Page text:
Corporate Tax Reform Is a Good Idea. Let’s Do It in the Growthiest Way Possible.

 

I hope the current Washington political turmoil doesn’t torpedo tax reform. It would be an important element — though not the only one — in boosting the US economy’s growth potential by raising productivity. As a new Capital Economics report notes, US business investment as a share of GDP has been trending lower since the late 1990s. And that may be feeding into chronically weak productivity gains since the Great Recession.

From the report: “According to the BLS, the contribution from capital intensity (aka capital deepening) fell from an average of 1.0% between 2000 and 2007 to 0.5% between 2007 and 2016.” (The above chart from the firm provides a breakdown.)

So business tax reform might boost capital intensity. Unfortunately the most recent version of the Trump tax plan excludes an important idea: full expensing of capital investments. Instead it focuses on deeply cutting the statutory corporate tax rate. A big plus with expensing is that it is aimed a new capital investment, while a rate cut splits the benefits between old and new investment. As such, expensing provides more bang for the buck. About twice as much, in fact, according to Tax Foundation modeling.

Now the House GOP tax plan does include expensing, one reason why AEI’s Open Source Policy Center business-tax model finds it more pro-growth than the Trump plan.

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  1. I Walton Member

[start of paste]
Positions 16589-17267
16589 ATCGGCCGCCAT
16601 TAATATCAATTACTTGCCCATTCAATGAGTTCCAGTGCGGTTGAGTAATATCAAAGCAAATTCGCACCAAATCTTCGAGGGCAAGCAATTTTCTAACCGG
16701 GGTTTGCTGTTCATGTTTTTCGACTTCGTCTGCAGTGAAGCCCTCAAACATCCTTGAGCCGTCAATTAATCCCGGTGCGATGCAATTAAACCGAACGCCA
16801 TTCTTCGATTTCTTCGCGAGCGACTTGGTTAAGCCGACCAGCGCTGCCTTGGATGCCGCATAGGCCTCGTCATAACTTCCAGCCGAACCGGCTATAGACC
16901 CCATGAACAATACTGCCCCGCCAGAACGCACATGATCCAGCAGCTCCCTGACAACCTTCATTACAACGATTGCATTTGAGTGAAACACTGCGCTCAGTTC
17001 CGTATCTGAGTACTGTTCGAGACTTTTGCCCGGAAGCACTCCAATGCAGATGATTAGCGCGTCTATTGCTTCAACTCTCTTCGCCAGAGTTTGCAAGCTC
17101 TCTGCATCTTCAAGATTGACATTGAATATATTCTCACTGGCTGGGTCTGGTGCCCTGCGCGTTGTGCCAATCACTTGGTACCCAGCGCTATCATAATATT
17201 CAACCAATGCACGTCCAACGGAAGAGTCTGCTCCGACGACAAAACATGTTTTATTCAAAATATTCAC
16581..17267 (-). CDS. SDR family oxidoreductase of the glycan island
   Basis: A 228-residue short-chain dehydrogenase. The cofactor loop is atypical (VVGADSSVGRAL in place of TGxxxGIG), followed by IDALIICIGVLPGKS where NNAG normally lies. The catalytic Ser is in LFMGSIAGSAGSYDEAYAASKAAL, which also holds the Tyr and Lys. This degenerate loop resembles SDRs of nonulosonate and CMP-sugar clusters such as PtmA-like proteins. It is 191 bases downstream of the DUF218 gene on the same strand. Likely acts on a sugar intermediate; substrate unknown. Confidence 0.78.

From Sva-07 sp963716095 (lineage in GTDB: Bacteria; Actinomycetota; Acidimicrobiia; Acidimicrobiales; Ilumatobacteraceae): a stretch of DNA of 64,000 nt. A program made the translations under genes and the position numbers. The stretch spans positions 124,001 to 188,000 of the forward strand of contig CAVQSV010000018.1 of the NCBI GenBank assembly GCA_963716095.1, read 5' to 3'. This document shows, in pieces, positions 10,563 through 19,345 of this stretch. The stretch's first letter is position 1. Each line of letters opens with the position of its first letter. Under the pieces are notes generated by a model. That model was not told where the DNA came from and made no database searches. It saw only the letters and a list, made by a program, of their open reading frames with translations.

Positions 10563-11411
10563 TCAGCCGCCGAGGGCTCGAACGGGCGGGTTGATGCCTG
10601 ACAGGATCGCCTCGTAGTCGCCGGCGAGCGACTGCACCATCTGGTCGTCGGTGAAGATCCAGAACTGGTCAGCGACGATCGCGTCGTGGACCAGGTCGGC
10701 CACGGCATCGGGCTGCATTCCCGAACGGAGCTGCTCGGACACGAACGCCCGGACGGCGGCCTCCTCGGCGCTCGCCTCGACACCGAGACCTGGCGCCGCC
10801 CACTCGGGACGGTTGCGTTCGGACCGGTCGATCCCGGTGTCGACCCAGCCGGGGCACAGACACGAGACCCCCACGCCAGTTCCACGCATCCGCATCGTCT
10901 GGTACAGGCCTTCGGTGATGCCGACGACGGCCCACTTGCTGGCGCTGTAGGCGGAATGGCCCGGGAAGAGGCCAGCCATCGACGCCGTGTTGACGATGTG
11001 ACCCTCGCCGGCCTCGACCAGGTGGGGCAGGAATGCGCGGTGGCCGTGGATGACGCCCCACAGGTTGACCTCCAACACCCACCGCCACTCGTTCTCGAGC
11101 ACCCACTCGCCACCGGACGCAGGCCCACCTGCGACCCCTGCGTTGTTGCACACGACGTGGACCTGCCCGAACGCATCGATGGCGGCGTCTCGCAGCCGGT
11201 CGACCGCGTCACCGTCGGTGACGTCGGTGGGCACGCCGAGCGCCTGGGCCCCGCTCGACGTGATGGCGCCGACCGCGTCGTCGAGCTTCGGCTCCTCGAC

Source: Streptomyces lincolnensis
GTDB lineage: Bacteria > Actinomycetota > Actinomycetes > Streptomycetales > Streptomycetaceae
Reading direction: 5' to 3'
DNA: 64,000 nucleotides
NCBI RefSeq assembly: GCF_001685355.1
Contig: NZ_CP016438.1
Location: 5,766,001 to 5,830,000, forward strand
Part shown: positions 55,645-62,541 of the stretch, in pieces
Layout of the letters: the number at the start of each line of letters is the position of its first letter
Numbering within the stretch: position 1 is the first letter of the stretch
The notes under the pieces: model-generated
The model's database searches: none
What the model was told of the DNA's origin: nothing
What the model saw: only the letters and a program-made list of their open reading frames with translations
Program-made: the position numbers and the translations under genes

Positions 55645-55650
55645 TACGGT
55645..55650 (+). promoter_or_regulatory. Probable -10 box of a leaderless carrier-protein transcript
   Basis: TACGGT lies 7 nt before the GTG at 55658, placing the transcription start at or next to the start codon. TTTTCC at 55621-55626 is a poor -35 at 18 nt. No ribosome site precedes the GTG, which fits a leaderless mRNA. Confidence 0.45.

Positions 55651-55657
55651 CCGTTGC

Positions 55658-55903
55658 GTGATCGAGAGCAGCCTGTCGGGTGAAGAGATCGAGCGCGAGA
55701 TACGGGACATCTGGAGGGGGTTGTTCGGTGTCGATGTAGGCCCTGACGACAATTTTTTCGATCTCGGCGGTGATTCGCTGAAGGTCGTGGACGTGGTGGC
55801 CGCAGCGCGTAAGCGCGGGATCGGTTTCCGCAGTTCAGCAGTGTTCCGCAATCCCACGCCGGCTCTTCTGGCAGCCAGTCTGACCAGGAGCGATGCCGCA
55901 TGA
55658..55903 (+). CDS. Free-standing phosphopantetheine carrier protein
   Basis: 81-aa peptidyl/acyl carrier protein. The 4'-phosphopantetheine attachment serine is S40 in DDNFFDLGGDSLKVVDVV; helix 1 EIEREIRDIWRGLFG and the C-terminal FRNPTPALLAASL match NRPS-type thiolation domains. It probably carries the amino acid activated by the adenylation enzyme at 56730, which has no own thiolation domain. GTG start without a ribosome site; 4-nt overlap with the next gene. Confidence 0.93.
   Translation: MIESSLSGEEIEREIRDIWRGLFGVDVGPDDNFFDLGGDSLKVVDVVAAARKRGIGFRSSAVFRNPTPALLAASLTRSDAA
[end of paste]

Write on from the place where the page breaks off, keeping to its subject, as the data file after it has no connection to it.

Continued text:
I Walton
    @IWalton

    How about we do it in the simplest most transparent way possible and have it fall where it does the least damage to work, savings and investment.

    • #1
  2. Majestyk Contributor
    Majestyk
    @Majestyk

    Is it possible as well that we’re bumping up against some ceiling of maximum productivity per worker barring a sea-change in the way we work?  If you look at the massive productivity gains in the approximately 20 years between ’95-’07 what should immediately leap to mind is that there was a huge change in that era in how people worked.  Every worker essentially now has a computer on their desk or in their hand whereas prior to that time such technology was limited to a few specialists.

    It’s going to be hard to replicate the sorts of gains we experienced in those years because a business and productivity tool like the computer doesn’t come into common usage every 20 years like clockwork.  Now, automation and AI might have the capacity to increase individual worker productivity – BUT – at the cost of hugely shrinking the denominator of the number of workers.

    • #2
  3. Stad Coolidge
    Stad
    @Stad

    If you follow the Left’s logic that corporations aren’t people and should not be treated as people for free speech, then there should be no such thing as corporate income tax because corporations are not people that earn income.

    The total cost of doing business is passed on to the consumer in prices, and that includes corporate taxes, plus any other embedded taxes associated with the cost of doing business (property tax, employees’ “matching” FICA, etc.).  Eliminate it, don’t just make the rate zero.

    • #3

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